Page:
Footsteps 110 - Farming for the future

Footsteps 110 - Farming for the future

Footsteps 110 focuses on strategies farmers can use to maintain healthy ecosystems and productive farms.

Editor's note

Jude Collins

God saw all that he had made, and it was very good (Genesis 1:31). 

When I was studying agriculture I remember being impressed by the level of order and balance in the natural world. I was fascinated by the way each living thing is made up of multiple parts and millions of cells, all working together to sustain life.  

However, plants and animals are also heavily dependent on the environment around them for survival. For example, a maize plant needs air, water, nutrients and sunlight. If it does not have these in the right balance – or if something eats it – it will not grow. 

Because all of creation is connected, if one part is harmed – for example, through deforestation – it can cause problems both locally and globally. Our use of the natural world must promote, not compromise, its ability to provide for all living creatures, now and in the future.  

In this edition of Footsteps we consider what this means for farming, especially in the context of climate change and environmental degradation. We discuss the importance of farming with nature, and learn how farmers in Asia are making the most of their limited water resources. Other important strategies include tree regeneration, sustainable mechanisation and on-farm trials

The natural world is extraordinary, diverse and beautiful. Through it, God provides for our needs and the needs of every other living creature. As we gain a greater understanding of how everything fits together, we can adopt new, sustainable strategies alongside tried-and-tested techniques. This will allow us to improve agricultural productivity while at the same time protecting the environment on which we all depend.

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Image above: Joy in Nigeria grows different types of crops using sustainable agricultural techniques taught by Tearfund partner Rurcon. Photo: Tom Price/Tearfund

Footsteps articles

Cattle grazing bushes and trees produce less methane than animals grazing on grass. Photo: Andrew Philip/Tearfund

A new type of ranch

Allowing cows to graze high-protein trees and bushes benefits the animals, the farmers and the environment.

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‘In the beginning God created the heavens and the earth… and God saw that it was good’ (Genesis 1:1, 9). Photo: Tom Price/Tearfund

Bible study: variety of life

God provides all that is needed for every living creature to thrive

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Children's zone: Enough land for everyone

Children's zone: beautiful world

An invitation for children to look more closely at God’s wonderful creation

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John reading his copy of Footsteps 20 with a Moringa tree in the background. Photo: John Medcraft


Celebrating the Moringa tree!

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Once dry and barren, Meghawakhurd village is now green and the fields are productive. Photo: EFICOR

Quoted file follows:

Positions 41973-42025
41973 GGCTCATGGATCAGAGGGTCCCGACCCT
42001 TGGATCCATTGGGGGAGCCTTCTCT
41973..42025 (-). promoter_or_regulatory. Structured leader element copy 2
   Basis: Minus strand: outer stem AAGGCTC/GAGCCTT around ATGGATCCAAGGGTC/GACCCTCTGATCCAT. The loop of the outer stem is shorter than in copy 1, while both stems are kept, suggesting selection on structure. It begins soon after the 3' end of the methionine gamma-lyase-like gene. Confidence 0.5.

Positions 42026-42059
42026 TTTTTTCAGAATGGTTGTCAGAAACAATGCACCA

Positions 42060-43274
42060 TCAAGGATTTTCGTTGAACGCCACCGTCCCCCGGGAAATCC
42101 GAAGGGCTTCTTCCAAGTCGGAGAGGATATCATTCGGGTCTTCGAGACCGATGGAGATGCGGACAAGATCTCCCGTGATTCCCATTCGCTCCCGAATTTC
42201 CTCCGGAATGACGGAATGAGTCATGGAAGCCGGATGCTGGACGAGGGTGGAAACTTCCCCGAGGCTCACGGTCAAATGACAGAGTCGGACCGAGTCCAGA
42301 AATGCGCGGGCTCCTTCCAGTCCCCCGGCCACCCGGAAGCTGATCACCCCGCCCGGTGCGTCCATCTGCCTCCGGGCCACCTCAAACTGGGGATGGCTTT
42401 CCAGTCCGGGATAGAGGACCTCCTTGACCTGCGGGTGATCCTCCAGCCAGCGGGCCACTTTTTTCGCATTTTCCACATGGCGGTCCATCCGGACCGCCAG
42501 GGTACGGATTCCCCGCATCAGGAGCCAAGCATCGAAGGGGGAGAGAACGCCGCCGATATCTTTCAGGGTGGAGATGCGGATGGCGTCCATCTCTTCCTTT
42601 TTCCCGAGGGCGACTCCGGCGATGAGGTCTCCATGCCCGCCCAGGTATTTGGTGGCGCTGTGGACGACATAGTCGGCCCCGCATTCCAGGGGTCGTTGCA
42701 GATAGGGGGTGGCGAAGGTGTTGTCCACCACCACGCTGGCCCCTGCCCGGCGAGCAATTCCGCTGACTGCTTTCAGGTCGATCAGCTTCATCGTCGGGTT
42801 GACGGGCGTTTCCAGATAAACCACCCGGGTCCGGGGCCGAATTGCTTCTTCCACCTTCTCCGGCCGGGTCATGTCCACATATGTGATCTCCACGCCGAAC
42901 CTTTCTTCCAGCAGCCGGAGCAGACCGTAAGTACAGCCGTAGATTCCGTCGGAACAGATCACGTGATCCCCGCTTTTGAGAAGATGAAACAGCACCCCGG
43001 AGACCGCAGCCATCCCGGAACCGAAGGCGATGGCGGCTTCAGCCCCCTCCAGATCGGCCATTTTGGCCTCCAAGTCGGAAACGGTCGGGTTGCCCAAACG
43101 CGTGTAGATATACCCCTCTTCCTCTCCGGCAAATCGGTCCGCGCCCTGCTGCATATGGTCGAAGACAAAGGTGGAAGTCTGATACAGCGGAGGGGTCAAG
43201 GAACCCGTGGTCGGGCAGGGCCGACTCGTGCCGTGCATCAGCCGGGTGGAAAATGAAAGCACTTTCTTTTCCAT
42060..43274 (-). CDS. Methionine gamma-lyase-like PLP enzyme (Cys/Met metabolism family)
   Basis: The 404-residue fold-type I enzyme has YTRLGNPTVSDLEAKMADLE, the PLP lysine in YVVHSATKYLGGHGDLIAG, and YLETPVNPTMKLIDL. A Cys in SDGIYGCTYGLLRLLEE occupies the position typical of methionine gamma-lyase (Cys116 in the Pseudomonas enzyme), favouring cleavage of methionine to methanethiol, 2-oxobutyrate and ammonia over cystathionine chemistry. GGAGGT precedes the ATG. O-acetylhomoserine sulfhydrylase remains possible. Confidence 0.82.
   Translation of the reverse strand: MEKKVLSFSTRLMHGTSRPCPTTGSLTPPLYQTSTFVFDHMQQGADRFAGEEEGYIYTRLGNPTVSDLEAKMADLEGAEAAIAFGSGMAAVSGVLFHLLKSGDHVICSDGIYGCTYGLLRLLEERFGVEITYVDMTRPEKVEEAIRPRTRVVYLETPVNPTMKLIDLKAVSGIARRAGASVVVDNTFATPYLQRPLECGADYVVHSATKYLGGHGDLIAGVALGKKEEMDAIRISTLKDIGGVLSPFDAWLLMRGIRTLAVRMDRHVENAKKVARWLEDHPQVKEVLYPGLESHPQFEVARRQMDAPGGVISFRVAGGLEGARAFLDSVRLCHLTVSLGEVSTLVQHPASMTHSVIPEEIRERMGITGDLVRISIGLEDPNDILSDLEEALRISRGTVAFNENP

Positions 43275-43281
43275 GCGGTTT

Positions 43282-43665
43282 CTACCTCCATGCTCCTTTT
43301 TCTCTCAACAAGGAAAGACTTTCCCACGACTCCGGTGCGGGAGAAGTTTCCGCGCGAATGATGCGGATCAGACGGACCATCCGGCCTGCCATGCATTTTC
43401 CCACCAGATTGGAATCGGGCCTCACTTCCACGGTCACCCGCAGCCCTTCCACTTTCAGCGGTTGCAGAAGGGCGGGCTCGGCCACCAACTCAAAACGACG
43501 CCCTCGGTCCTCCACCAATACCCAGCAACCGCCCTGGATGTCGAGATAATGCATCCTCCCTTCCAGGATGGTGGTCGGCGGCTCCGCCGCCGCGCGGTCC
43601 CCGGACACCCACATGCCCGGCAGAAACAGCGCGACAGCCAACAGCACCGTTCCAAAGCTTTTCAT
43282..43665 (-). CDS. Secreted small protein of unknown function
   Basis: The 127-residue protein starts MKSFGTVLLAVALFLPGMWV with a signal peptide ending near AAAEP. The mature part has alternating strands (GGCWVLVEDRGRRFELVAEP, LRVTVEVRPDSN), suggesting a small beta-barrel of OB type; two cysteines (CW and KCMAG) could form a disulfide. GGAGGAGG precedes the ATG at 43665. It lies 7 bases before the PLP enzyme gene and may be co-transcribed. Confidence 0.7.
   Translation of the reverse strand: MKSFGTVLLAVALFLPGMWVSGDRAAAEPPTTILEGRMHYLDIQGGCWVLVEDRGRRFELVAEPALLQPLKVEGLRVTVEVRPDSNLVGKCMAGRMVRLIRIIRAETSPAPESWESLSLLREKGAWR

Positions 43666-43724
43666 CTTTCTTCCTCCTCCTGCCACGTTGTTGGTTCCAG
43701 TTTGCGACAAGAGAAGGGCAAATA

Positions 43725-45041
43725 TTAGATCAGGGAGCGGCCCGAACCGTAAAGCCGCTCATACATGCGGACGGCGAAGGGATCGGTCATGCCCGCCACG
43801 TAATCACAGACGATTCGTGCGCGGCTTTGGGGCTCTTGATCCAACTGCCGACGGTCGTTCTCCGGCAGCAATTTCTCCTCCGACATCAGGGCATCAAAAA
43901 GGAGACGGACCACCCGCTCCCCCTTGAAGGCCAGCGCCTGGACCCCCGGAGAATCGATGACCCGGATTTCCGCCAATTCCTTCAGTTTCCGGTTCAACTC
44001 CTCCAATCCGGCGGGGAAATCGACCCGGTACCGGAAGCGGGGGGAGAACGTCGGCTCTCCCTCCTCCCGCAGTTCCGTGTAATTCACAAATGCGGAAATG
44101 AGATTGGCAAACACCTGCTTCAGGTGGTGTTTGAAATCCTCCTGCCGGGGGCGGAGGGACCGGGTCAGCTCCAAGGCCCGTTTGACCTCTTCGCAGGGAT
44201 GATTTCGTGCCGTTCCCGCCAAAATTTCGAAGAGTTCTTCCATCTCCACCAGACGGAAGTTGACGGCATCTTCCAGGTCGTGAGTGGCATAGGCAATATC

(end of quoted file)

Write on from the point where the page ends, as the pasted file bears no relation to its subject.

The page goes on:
Every drop matters

Making the most of precious water resources in India

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Farmer managed natural regeneration centre pages image

Farmer-managed natural regeneration: steps to success

How to regenerate trees from living stumps, roots and seeds in the soil

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Maria has built stone banks to hold back rainwater and encourage it to soak into the soil, creating an area where she can grow many different types of trees and crops. Photo: Acervo Diaconia

Farming with nature

Supporting food production while restoring healthy ecosystems

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Photo of Rosemary Nyamu

Growing crops without soil: hydroponics

The advantages and disadvantages of hydroponic techniques

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Interview: 'crazy little family'

Choosing to farm differently in Thailand

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Keeping the soil covered

How to balance the needs of crops, livestock and the environment

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On-farm trials

How to test new ideas and find solutions to problems

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Thanks to farmer-managed natural regeneration, this farmer in Malawi is now able to grow many different crops and trees, increasing his income and quality of life. Photo: Tony Rinaudo/World Vision Australia

Releasing the underground forest

Restoring unproductive land by encouraging native trees to grow and flourish

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Book shelves with books


A selection of books, websites and training materials for farmers and other land-users

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Purity Mgobo in Kenya with the jab planter she used to sow her maize crop. Photo: Saidi Mkomwa/ACT

Sustainable agricultural mechanisation

Options to reduce drudgery and protect the environment by using the right type of machinery

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Kibe Kifle in Ethiopia shows his faba bean and barley crops grown using conservation agriculture techniques. Photo: Neil Rowe-Miller

The future of farming

Farming in a sustainable way for a productive future

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